She ignored them and continued looking at me.  I asked her what was so wonderful about her life, and she went on to tell me about her late husband, who she would be joining soon, her children and grandchildren, the travels they had enjoyed with the family, et cetera.  I stood there listening, fully aware that this was the only way she could communicate to her children that she was dying soon and wanted them to know she was at peace.  I remember thinking, "Ah, this is why I am here.  I was sent to this room, not for the sleeping woman in the other bed, but to be here for this dying woman so she could use me to communicate her truth to her children, which they had been stifling."  The room was quiet now and one of her daughters, starting to cry, bent down to hug her mother.  One of the sons glared at me.  I knew my work was complete now and I wished her a safe journey and a glorious reunion with her husband.  She looked at me with such gratitude as I took my leave.  We smiled a secret, knowing smile and nodded.  I walked out feeling lighter and very grateful that Spirit had used in me in such a way.  In Unity we often refer to our Divine appointments and I felt this was definitely one of those.

We all have a Divine appointment with death, (yes, you too) so the best way to prepare for it is start by discussing your wishes and beliefs with family and friends sooner, not later.  If you are open and unembarrassed about death, your family and friends will most likely take their cue from you.  The conspiracy of silence many people want to enter into concerning death robs every one of the rich gifts of authenticity, reconciliation and closure.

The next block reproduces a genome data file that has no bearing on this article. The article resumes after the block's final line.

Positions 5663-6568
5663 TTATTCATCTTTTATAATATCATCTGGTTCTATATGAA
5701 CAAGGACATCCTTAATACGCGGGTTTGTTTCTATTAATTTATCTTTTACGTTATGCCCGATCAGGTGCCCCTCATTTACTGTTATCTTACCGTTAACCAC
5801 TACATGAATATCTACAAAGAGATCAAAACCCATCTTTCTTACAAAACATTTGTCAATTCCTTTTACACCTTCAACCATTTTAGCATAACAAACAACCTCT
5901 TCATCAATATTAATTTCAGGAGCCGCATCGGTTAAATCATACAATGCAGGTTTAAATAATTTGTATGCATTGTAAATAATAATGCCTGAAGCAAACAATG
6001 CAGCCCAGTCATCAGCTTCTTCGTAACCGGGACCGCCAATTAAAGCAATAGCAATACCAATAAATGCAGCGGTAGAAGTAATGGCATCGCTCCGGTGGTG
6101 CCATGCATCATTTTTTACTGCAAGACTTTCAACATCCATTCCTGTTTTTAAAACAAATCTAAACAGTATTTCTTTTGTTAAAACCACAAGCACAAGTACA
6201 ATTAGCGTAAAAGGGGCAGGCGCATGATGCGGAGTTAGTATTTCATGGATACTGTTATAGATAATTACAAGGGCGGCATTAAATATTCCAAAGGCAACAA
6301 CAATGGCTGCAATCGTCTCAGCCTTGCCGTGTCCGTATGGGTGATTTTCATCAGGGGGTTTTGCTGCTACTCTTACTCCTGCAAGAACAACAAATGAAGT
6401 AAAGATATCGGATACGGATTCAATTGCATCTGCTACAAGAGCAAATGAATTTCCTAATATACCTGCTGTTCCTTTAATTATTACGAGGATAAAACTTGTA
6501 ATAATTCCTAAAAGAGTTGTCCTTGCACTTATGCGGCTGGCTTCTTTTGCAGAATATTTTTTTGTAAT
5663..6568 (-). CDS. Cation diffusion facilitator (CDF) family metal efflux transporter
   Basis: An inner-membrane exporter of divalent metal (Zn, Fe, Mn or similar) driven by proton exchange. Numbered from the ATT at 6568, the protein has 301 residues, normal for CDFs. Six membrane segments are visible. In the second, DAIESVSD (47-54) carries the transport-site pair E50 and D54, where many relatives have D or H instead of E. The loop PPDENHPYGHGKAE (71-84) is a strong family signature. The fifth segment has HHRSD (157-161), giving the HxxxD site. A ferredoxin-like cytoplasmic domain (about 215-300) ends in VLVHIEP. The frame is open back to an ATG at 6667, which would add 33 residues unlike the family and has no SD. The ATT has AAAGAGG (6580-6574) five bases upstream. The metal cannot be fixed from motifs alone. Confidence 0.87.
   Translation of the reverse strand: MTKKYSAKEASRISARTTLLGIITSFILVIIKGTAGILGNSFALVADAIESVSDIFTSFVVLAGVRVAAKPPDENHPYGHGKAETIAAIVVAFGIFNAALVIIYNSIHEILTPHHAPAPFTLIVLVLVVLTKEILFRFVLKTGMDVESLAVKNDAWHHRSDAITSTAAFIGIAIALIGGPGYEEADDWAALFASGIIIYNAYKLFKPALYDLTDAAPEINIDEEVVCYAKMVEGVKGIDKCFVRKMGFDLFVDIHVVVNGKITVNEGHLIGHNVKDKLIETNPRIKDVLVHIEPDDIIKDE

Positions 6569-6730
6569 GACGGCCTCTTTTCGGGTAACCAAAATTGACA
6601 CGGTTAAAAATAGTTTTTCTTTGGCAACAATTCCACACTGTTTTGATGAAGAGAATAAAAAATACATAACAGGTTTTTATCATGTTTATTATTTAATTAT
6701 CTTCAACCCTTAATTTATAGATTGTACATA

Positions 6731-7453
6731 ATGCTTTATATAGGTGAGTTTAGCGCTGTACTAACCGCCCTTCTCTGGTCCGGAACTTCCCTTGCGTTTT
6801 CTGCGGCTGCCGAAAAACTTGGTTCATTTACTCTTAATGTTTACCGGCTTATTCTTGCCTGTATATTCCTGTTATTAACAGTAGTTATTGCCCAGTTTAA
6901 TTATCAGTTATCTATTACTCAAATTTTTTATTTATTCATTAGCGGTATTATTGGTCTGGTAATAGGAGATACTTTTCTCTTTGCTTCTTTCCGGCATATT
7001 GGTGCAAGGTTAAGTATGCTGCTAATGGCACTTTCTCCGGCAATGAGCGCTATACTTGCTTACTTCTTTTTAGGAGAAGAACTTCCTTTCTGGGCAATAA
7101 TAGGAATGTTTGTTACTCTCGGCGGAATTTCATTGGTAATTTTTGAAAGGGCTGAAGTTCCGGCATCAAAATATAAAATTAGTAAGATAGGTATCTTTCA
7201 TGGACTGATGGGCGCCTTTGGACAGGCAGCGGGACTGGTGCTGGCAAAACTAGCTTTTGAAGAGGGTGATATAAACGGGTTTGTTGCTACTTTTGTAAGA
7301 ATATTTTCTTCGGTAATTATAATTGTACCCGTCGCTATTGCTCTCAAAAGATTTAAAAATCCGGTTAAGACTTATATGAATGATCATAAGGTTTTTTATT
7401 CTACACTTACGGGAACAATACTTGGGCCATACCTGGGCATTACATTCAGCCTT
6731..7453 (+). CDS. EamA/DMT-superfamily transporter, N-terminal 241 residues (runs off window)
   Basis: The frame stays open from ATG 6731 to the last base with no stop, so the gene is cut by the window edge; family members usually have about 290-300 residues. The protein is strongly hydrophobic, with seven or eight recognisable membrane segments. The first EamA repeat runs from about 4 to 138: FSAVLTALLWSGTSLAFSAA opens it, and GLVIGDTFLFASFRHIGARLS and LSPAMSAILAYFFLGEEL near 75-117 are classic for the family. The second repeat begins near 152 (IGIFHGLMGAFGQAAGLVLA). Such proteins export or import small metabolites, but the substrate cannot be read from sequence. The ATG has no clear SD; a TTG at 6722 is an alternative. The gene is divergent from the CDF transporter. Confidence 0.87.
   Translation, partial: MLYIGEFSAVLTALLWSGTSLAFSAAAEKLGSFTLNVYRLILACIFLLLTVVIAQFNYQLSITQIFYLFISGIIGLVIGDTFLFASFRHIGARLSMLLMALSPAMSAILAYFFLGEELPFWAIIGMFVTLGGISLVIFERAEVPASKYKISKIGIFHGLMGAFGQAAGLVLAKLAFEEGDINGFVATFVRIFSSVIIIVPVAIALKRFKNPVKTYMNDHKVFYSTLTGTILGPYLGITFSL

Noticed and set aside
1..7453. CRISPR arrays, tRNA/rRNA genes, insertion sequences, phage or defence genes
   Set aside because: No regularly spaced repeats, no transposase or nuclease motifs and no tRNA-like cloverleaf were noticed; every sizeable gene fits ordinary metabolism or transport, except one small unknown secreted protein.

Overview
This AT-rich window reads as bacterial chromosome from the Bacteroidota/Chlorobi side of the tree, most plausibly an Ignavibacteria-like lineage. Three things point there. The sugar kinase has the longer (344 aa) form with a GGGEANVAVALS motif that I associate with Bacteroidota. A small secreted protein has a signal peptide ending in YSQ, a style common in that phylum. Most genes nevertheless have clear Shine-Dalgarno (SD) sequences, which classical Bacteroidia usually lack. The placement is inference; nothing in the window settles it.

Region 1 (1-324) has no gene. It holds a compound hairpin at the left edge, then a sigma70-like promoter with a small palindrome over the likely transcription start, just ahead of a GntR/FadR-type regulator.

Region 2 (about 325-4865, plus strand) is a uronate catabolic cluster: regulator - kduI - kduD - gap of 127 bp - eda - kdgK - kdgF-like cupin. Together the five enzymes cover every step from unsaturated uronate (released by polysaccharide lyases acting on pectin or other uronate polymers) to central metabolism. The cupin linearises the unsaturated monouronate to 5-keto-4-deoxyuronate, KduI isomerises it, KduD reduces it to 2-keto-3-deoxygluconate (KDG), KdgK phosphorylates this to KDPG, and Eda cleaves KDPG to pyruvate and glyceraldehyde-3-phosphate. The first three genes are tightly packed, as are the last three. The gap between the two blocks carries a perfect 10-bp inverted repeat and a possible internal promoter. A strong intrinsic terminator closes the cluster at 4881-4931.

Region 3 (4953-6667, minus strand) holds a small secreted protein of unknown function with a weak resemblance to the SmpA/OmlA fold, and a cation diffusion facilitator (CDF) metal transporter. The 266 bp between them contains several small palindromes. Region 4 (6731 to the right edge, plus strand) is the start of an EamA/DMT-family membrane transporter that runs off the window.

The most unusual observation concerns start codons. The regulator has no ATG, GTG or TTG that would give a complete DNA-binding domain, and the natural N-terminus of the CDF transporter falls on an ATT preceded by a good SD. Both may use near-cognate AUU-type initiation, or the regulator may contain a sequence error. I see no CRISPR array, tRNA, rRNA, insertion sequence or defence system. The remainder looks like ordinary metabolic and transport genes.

In the meantime, live as you will want to have lived when you are dying. Carpe Diem!
You are loved beyond measure.


"An individual has not started living until he can rise above the narrow confines of his individualistic concerns to the broader concerns of all humanity."  --Dr. Martin Luther King, Jr.

"Open your eyes; look within.  Are you satisfied with the life you are living?"  --Bob Marley

"Your living is determined not so much by what life brings to you as by the attitude you bring to life; not so much by what happens to you but by the way your mind looks at what happens."  --Khalil Gibran